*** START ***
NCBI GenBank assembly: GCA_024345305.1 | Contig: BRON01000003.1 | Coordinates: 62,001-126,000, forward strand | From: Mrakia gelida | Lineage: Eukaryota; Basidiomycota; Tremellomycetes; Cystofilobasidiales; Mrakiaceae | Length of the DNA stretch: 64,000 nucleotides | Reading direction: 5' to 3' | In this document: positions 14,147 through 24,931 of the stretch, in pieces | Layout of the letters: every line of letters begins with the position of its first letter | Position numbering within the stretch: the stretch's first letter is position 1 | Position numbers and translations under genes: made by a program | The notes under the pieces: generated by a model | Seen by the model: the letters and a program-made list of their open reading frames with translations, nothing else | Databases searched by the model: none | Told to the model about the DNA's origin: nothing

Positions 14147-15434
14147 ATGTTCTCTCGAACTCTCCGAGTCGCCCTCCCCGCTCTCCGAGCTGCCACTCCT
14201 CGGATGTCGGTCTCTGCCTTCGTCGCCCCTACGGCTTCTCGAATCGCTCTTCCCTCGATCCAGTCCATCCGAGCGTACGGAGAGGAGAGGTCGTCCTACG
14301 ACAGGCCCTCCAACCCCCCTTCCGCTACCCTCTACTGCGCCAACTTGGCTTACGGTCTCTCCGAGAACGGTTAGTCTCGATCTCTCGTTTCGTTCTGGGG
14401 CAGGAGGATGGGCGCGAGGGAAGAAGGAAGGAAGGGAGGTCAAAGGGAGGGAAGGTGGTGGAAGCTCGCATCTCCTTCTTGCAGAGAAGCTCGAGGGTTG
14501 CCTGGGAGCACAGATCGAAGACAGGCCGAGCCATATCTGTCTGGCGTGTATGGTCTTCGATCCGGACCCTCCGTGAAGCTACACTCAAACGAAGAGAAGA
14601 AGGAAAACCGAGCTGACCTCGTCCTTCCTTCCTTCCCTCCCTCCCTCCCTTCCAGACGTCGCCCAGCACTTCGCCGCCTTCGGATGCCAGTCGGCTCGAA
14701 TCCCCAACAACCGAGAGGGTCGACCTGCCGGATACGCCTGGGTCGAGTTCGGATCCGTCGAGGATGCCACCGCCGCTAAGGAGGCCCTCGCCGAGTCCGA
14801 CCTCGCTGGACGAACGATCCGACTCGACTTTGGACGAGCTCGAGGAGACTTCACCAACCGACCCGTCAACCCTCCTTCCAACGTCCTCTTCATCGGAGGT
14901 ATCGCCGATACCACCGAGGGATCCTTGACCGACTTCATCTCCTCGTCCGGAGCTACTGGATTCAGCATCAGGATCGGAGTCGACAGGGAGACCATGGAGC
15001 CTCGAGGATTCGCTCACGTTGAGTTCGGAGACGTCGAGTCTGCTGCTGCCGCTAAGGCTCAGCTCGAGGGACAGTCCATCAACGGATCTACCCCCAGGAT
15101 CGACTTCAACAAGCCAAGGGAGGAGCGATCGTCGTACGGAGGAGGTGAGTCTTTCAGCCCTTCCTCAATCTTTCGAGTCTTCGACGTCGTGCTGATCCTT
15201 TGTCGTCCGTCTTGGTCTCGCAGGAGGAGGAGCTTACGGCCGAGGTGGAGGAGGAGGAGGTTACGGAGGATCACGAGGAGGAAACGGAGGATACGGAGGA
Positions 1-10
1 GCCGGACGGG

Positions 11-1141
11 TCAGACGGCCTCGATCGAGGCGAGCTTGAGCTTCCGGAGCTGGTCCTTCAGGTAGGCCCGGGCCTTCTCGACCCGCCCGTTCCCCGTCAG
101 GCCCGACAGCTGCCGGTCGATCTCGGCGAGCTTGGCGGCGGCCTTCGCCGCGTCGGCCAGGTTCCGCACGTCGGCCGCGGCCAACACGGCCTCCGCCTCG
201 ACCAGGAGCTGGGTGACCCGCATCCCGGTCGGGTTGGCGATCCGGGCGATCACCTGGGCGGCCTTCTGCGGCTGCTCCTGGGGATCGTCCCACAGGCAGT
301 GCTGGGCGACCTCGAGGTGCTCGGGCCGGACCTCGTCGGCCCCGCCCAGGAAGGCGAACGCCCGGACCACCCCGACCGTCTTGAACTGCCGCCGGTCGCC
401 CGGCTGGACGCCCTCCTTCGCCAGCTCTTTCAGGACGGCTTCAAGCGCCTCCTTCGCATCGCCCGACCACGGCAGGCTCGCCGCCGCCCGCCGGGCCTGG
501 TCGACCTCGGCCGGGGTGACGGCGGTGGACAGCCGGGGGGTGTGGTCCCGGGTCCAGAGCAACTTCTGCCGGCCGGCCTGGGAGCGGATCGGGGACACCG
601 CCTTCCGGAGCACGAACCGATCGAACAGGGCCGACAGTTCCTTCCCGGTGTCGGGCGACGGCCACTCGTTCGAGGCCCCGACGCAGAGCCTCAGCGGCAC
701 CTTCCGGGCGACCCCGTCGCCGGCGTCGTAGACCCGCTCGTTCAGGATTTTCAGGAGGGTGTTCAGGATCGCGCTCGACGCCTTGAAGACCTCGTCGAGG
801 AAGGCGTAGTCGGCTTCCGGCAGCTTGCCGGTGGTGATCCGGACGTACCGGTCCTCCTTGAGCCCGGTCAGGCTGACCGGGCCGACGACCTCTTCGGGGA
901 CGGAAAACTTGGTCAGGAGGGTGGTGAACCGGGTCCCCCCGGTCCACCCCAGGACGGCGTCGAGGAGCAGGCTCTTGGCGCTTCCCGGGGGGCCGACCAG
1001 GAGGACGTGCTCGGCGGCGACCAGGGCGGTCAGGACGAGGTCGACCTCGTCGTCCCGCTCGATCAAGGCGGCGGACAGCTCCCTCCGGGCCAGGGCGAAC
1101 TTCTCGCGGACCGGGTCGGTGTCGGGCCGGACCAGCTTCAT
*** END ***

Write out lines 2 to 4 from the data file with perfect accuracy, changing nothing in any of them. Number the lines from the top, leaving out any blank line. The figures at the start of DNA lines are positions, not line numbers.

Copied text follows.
Positions 14147-15434
14147 ATGTTCTCTCGAACTCTCCGAGTCGCCCTCCCCGCTCTCCGAGCTGCCACTCCT
14201 CGGATGTCGGTCTCTGCCTTCGTCGCCCCTACGGCTTCTCGAATCGCTCTTCCCTCGATCCAGTCCATCCGAGCGTACGGAGAGGAGAGGTCGTCCTACG